The paranoid style
January 25, 2011 § 4 Comments
Entities must not be multiplied beyond necessity
— William of Ockham (attrib.)
It is hugely tempting to ascribe the fall of Andy Gray to the dark hand of Rupert Murdoch, extracting swift revenge for the Scottish bigot’s temerity in pursuing a lawsuit against the News of the World …
“Come at the king,” drawled Rupert, accepting the cigar from his red-haired consigliere, “and you’d best not miss.” Rebekah cackled sycophantically, and nodded to the waiting technicians. Operation Pair Of Tits was go.
… after all, it has a neatly sinister symmetry to it. However — while your correspondent bows to nobody in his all-round loathing of Murdoch and fully endorses Dennis Potter’s views on the man* — the notion that Gray has been the victim of a lawsuit-inspired intra-family hit is, on consideration, a touch far-fetched.
The first problem with this theory is the timing. Gray’s court documents relating to the ‘phone-hacking scandal were filed in October last year; given what has since emerged from the studios at Sky Sports, it hardly seems likely that the shadowy News Corp agents would have had to wait this long for the smoking gun. Nor does it seem likely that there would have been any need to include Keys, who, from a News Corp point of view, has been an exemplary company man.
More generally, the News of the World‘s defence against the ‘phone hacking allegations is that, in the teeth of all the evidence, it was not a company-wide practice but simply the actions or one, or two, or however many rogue agents. While the majority of commentators are sceptical, to say the least, it is vital for the consistency of this defence that News Corp accept not even the tiniest shred of culpability. For the company to be seen dabbling in messy public revenge would undermine this stance. It would also be a massive over-reaction: a glance at the scandal from a non-footballing perspective shows that Gray is simply a tiny drop in a vast ocean of malodorous tabloid shit.
It has been stated explicitly by his former employers that Gray’s dismissal follows the emergence of a third video (above), apparently recorded in December 2010. This video has two important consequences. The first (in a neat parallel with the ‘phone-hacking scandal at large) is to demonstrate that this was not an isolated incident; just one rogue conversation. To show a recurrence is to imply a pattern. And it also shows that Gray was relaxed making jokes at the expense of his female colleagues in the presence of the entire production team. The inference is that a culture of misogyny-disguised-as-banter pervaded the workplace; this in turn implies that Gray and Keys felt that they had the approval, or at least the tacit permission, of those above them.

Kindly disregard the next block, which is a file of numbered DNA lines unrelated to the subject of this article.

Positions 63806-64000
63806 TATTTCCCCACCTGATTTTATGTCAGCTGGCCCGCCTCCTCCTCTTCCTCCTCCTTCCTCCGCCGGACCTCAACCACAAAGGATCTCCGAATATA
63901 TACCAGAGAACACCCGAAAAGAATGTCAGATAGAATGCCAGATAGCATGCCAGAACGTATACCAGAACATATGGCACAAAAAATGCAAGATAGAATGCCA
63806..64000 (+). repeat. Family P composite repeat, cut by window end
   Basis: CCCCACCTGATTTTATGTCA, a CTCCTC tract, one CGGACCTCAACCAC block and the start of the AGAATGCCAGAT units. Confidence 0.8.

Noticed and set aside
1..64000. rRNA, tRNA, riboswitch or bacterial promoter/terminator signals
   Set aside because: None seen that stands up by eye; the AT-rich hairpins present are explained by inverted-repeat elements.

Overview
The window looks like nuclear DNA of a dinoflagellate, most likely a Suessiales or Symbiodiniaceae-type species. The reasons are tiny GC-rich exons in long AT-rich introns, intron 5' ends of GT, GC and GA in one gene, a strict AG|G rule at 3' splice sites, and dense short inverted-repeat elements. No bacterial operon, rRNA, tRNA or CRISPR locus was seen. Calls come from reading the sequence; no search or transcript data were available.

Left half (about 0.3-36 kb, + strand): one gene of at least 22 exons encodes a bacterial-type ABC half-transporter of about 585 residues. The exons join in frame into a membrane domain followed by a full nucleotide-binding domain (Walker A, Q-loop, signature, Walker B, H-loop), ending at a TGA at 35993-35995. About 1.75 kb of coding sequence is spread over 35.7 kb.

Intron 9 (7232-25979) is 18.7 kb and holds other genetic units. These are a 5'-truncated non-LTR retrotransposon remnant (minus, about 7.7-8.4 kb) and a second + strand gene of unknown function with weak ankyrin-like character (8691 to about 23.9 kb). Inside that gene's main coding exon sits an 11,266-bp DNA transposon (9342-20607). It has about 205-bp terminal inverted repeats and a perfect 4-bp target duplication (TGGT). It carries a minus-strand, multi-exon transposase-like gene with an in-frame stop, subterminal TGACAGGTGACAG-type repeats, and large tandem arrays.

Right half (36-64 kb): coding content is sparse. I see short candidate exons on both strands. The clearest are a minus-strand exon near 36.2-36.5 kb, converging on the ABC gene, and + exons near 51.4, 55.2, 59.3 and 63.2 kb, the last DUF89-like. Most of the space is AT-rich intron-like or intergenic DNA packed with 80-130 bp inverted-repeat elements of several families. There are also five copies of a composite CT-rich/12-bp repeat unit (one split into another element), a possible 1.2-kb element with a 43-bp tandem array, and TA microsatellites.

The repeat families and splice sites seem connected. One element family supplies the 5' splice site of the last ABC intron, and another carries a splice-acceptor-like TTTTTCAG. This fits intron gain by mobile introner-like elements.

The second consequence of this video is, from a wider football perspective, slightly depressing. It is perhaps not outlandish to suggest that Sky Sports felt that they might be able to avoid dismissing Gray or Keys over their comments as long as those comments remained confined to Sian Massey, on the grounds that a significant slice of the football world is likely to perhaps not share but at least tolerate a Neanderthal view of female officials. Jokes at the expense of women in general, however, are less easily filed under “banter”.
Taken together, the revelation of recurring and generalised misogyny on Gray’s part suggests that the reason he has been dismissed is to prevent any further damage to the brand. A one-off incident reflects badly on Gray individually; a pattern reflects badly on the program and the company at large. Look again at how comfortable and blatant Gray is in his belittling of his colleague. This is not a man operating under the constraints of a furtive bigotry; this is a man in his element. A man who thinks he’s being entertaining.
In place of the knife-in-the-back theory, let us perhaps consider a more modest yet more satisfying explanation: that the women Keys and Gray have spent the last God-knows-how-many years patronising and insulting have finally had enough. These are the same women, after all, behind the cameras and at the sound desks, fingers hovering over record buttons. Perhaps we don’t need to posit a man in the shadows; perhaps the sisters are simply doing it for themselves. After all, Richard Keys isn’t suing anyone, and yet look what just dropped on to the ‘net …
* Full disclosure: your correspondent endorses Dennis Potter’s views on everything.